On your Marx:

by | Oct 4, 2023 | Uncategorized | 1 comment

She appeared in the doorway of the café, the urge to hug her was irresistible. He stood up and pulled out a chair.

“You’re late,  everything alright?” He leaned over and kissed her flushed cheek.

“I want to jump off a building,” she replied, out of breath.

“That bad eh?” He said, taking his seat. He handed her a menu. She took it but lay it on the table, without looking at it. This is going to be tough, he pondered.

“Very. I hate teaching and I hate fourth graders,” she breathed, picking up a brown sugar cube. She held it up to her face between thumb and forefinger. As she examined it, like an ancient artefact, he observed her eyes. They were the colour of the tiny block of demerara which reflected in their huge curved surfaces.

His heart raced. He knew distraction was the order of the day. He’d seen that look before, she wasn’t here.

“Fourth grade? What’s that in old money?” He asked, crossing his fingers on his lap.

“What? Oh, yes. They’re nine or ten. Monsters” A tear formed along the bottom of each eyelid, distorting the image.

He knew sympathy would backfire on him like a car exhaust, so he carried on with his feigned ignorance.

“Ah, yes. Of course. Stupid of me,” he exclaimed, tapping his forehead with his still crossed fingers. Noticing this, he quickly spread them and raised his hand.

“You’re not stupid, you’re beautiful!” Her eyebrows curved down at the top of her perfect nose. The tear in her left eye burst out onto her long curved eyelashes and dropped onto the tablecloth, the other seemed to retreat into her right eye.

“You know you can’t put that back,” he uttered, nodding at the sugar. “Tell me about today’s lesson.” He waved the approaching waitress away with a tiny shake of his head.

“Today, we learned about Karl Marx,” she replied, placing the small brown object in front of him like a gift.

“You learned? Don’t you mean taught?” He popped the gift onto the end of his tongue and closed his mouth.

“Ewww, that’s pure sugar!” Another expression, of fake disgust, descended over her exquisite countenance.

“Yes, I’ll get worms,” he said, smiling and sucking on the cube.

“What?” She snapped, expression number four, his heart was about to explode.

“Never mind, tell me about Marx,” He swallowed the sweet mixture and washed it down with his, now cold, coffee.

She was coming round. It had taken some effort, but he almost had her back.

“Well, I didn’t know he was a Jew, and German,” She replied confidently.

“None of us are perfect,” he responded with a wry smile.

“That’s not funny, racist.” But her face gave it away. Her eyes lit up and a faint upward curve graced her plump, red lips. “People remember him for communism but he was essentially a philosopher.”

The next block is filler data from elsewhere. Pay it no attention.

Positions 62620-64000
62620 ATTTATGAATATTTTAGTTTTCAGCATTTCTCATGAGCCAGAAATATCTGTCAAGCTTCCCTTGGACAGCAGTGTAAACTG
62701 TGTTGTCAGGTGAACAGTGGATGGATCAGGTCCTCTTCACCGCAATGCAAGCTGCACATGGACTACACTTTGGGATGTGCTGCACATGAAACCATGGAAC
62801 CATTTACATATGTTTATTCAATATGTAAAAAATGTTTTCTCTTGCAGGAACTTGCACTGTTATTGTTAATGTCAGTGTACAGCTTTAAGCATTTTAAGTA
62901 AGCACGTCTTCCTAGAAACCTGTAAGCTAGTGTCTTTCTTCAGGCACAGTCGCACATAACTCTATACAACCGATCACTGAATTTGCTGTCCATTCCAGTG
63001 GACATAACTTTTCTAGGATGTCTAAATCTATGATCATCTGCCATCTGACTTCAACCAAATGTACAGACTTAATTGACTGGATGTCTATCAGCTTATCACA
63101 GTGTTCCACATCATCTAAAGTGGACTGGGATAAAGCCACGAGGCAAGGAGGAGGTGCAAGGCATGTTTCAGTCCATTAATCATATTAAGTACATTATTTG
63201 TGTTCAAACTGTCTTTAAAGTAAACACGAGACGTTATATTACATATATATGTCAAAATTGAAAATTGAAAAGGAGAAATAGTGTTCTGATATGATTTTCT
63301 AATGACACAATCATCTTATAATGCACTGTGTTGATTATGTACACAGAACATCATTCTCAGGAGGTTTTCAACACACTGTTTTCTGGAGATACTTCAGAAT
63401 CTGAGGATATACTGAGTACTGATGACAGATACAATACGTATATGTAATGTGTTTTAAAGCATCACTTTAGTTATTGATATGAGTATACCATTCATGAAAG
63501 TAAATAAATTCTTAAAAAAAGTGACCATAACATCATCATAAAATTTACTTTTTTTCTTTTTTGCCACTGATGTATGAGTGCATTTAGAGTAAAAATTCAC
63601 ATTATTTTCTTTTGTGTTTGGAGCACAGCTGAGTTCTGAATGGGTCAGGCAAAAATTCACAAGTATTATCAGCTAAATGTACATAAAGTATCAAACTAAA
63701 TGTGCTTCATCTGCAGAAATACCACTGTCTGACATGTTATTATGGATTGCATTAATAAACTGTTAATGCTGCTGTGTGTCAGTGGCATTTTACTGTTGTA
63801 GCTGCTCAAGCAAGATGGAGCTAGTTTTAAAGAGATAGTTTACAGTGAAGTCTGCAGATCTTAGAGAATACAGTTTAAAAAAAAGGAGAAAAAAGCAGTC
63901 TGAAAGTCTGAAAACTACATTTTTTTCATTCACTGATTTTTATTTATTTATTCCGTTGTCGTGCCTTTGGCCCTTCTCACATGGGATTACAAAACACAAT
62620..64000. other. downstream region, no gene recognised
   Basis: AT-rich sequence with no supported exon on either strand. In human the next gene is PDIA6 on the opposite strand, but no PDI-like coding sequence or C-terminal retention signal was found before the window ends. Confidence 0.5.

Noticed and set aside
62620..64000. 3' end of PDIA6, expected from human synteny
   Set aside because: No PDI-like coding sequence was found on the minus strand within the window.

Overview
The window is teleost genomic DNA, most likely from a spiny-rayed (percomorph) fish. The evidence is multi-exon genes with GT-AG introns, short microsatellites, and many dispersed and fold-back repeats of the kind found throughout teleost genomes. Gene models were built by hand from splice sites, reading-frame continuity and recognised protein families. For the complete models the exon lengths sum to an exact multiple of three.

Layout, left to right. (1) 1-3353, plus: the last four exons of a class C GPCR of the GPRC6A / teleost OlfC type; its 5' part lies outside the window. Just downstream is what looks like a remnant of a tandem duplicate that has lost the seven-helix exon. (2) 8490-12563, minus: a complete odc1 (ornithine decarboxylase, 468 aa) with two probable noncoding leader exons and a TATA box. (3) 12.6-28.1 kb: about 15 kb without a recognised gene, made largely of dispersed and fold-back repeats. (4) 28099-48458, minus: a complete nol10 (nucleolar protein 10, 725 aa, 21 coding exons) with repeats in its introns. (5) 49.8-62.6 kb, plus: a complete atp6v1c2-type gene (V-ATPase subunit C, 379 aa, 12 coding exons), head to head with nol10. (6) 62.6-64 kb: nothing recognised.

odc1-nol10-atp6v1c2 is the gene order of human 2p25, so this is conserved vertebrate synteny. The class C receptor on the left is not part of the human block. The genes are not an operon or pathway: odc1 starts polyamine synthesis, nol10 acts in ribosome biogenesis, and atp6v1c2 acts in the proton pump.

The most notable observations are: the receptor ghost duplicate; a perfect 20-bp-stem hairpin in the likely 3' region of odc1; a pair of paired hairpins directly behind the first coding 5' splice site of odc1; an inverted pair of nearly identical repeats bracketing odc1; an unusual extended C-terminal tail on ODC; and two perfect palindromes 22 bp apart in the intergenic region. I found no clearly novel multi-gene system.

“Really?” He knew she was on a roll so he let her continue, his pulse slowing with his relief.

“Yes, he had many theories about human interaction. Although his name is a slur in the States, many of his principles have been adopted.” Her confidence was returning and he’d talked her away from the edge of the building.

“Exactly, I don’t think there’s a man in history who has been more misunderstood” He felt he could engage her now and continued. She watched him with reverence. “He was a pariah there but in Russia his philosophy was turnef upside down, inside out and made unrecognisable. Two extremes of stupidity from one geniuses theories”

“I don’t know about that,” she nipped her delicately pointed chin between thumb and forefinger and tilted her head.

“What do you think?” He breathed, resisting the urge to kiss her, there and then.

“I think I like him better today.” Her smile broadened.

Returning the smile, he continued. He was loving this. “Well, that’s big of you. An Egyptian liking a German Jewish philosopher. What next?”

Her face froze momentarily, expressionless. His heart froze with it; had he backpedalled? Then, suddenly, she burst into peals of laughter. Fellow diners turned to look.

“Go on, please. I see a follow up lesson here,” she enthused, rubbing her hands together.

“Philosophy is like walking a fine tightrope,” he responded.

“Tell me.” Her eyes drilled into him, thawing his icy heart.

“You’ve got to remember that those interpreting your theories are infinitely less intelligent than you. Therefore, they will only assimilate part of them.” He was the one on the roll now. “Hey!” He continued with mock surprise. “That’s philosophy!”

“That’s clever,” she answered.

“I just made…erm…thought that up,” he smiled.

“Yes, very smart.” Her look was that of sarcasm but deep down he saw something else 

“It’s a bit like religion, I suppose. People misinterpret or don’t understand. Or, worse still, take parts that satisfy their means and use them” He knew he’d sailed into choppy waters mentioning religion.

Her eyes narrowed and she scratched her earlobe, just below the gold stud. He’d talked her down and was leading her to safety.

“I don’t care. Marx is dead.” She said flatly. 

“Even worse. Who’d be a dead philosopher?” He replied.

“Exactly. I’m alive. I’ll enjoy my day.” This time, the smile that accompanied the remark, was warm and genuine.

“Now that’s a good philosophy. Simple, beautiful, and not open to abuse. Let’s call it Omneyism,” he said, returning the warmth.

“Omneyism! I love it! I love you!” Her face opened up like a wild rose in the morning sun.

“Hungry?” He asked, nodding at the menu.

“Starving! Let’s order.” She picked up the menu and lost herself in it.

Result! Thanks Karl!

1 Comment

  1. kenchildse3dc1bd91f

    Shows how much I knew about Marx I didn’t know he was Jewish. I often wondered communism was sometimes called a Zionist conspiracy.

    Reply

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